With Bancroft scurrying in rapid response as his new opening partner shaped to take a run, only to frantically about face and hurl himself at the crease line in a desperate bid to save his wicket, Woakes coolly took aim from almost side-on to the stumps and threw them down unerringly.
Given the flawless manner in which Australia’s first wicket pair had chased down 170 to secure victory at the Gabba and the absence of discomfort they showed upon resumption five days later, a run out loomed as the only realistic means by which they might be separated.
The stroke of luck lifted the mood of the tourists in the same way that the rain clouds slowly began to dissipate and snatches of afternoon sunlight shone through, and an hour after Bancroft’s removal they were rewarded with their first bowlers’ wicket when Warner fell.
If the vice-captain was remorseful at his part in the run-out, he was livid with himself when he aimed a half-defensive, quasi-punch shot at a delivery from Woakes he might have happily left alone if not within a boundary of reaching 50 and – with both feet off the ground - nicked a catch to keeper Jonny Bairstow.
The energy that England had found upon the first wicket then rose exponentially when Smith again came to the wicket with his team far from secure.
The Australia captain was immediately involved in a series of verbal skirmishes. Initially with Broad and then Anderson – who Smith had described a day earlier as one of the game’s foremost sledgers – and demonstrably rose to the bait.
As England’s pace pair charged in and chirped on, Smith returned serve with words of his own underscored with an even more extravagant array of body contortions, defiant calling and – when opponents got in his face – flailing arms.
The pressure that England strove so hard to apply looked to have found a fissure in Australia’s middle-order when Khawaja miscued a pull shot from a Woakes bouncer that sailed towards fine leg where Mark Stoneman needed to make 10-15 metres to take the catch.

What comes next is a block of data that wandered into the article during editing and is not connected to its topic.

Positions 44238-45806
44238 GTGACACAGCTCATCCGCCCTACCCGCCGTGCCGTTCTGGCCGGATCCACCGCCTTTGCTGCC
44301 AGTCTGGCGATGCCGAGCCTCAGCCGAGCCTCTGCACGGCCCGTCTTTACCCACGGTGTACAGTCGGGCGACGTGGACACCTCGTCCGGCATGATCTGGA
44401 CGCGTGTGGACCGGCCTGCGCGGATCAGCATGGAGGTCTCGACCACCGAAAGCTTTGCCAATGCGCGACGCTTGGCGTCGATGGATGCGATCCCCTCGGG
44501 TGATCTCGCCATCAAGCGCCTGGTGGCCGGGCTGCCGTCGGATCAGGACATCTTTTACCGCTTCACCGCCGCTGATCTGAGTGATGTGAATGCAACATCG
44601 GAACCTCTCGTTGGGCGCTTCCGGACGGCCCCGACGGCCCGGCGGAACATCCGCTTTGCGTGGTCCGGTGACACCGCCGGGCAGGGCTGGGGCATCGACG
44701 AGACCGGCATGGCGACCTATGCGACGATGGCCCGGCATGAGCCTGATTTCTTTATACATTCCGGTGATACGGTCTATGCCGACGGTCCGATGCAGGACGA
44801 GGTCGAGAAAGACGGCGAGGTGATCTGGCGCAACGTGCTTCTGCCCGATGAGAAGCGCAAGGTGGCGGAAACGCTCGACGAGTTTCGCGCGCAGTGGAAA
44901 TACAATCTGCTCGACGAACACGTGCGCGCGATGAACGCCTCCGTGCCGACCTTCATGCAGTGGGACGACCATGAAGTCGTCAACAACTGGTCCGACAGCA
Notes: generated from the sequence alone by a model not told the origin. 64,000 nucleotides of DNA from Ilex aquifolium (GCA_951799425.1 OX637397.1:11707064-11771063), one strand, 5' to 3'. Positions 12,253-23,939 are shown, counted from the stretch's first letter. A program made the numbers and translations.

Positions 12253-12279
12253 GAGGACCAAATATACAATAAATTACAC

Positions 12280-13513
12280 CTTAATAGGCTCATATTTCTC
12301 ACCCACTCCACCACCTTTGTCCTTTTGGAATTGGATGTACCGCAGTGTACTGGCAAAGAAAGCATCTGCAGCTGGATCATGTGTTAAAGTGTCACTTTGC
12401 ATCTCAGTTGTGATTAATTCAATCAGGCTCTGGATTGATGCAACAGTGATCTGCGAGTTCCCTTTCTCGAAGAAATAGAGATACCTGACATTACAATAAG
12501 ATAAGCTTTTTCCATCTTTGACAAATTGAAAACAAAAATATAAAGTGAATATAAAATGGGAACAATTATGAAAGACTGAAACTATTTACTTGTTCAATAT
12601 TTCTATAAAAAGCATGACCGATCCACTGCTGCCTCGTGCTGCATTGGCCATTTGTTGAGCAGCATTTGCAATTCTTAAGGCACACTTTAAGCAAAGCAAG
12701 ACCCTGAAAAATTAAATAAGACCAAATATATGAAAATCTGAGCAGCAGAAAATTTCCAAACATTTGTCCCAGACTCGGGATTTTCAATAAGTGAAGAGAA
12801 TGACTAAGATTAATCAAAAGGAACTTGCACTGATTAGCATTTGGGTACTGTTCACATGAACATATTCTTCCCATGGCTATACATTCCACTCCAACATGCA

Lumbering with shin guards he wore under his trousers lest he be called to a close-catching position at some stage in the future, Stoneman made the ground easily but made the chance look impossible by snatching with hard hands from which the ball bounced away to towards the boundary rope.
Khawaja was on 44 when gifted the reprieve and Australia uncomfortably poised at 2-109, and when the elegant left-hander celebrated his fortune by posting the game’s first half-century six overs later, the potential cost to England seemed immense.
But again it was a break in play that brought the breakthrough against type.
Four balls after the dinner interval, Khawaja aimed a languid drive at a delivery that Woakes pushed across him and squirted a sharp chance to James Vince at gully.
At that point, Australia’s innings stood on the edge at 3-139 with an extended session under the floodlights – when the ball is supposed to misbehave – and Smith standing as the figure who would decide if Root’s gamble would be judged as triumph or treason.
Australia XI: Warner, Bancroft, Khawaja, Smith (c), Handscomb, SMarsh, Paine (wk), Starc, Cummins, Hazlewood, Lyon #Ashes— cricket.com.au (@CricketAus) December 2, 2017
England XI: Cook, Stoneman, Vince, Root (c), Malan, Moeen, Bairstow (wk), Woakes, Overton, Broad, Anderson #Ashes— cricket.com.au (@CricketAus) December 2, 2017
2017-18 International Fixtures
Magellan Ashes Series
Australia Test squad: Steve Smith (c), David Warner (vc), Cameron Bancroft, Usman Khawaja, Peter Handscomb, Shaun Marsh, Tim Paine (wk), Mitchell Starc, Pat Cummins, Nathan Lyon, Josh Hazlewood, Jackson Bird, Chadd Sayers.
England Test squad: Joe Root (c), James Anderson (vc), Moeen Ali, Jonny Bairstow, Jake Ball, Gary Ballance, Stuart Broad, Alastair Cook, Mason Crane, Tom Curran, Ben Foakes, Dawid Malan, Craig Overton, Ben Stokes, Mark Stoneman, James Vince, Chris Woakes.
First Test Australia won by 10 wickets. Scorecard
Second Test Adelaide Oval, December 2-6 (Day-Night). Tickets
Third Test WACA Ground, December 14-18. Tickets
Fourth Test MCG, December 26-30. Tickets
Fifth Test SCG, January 4-8 (Pink Test). Tickets
Gillette ODI Series v England
First ODI MCG, January 14. Tickets
Second ODI Gabba, January 19. Tickets
Third ODI SCG, January 21. Tickets
Fourth ODI Adelaide Oval, January 26. Tickets
Fifth ODI Perth Stadium, January 28. Tickets
Prime Minister's XI
PM's XI v England Manuka Oval, February 2. Tickets
Gillette T20 trans-Tasman Tri-Series
First T20I Australia v NZ, SCG, February 3. Tickets
Second T20I – Australia v England, Blundstone Arena, February 7. Tickets
Third T20I – Australia v England, MCG, February 10. Tickets
Fourth T20I – NZ v England, Wellington, February 14
Fifth T20I – NZ v Australia, Eden Park, February 16
Sixth T20I – NZ v England, Seddon Park, February 18
Final – TBC, Eden Park, February 21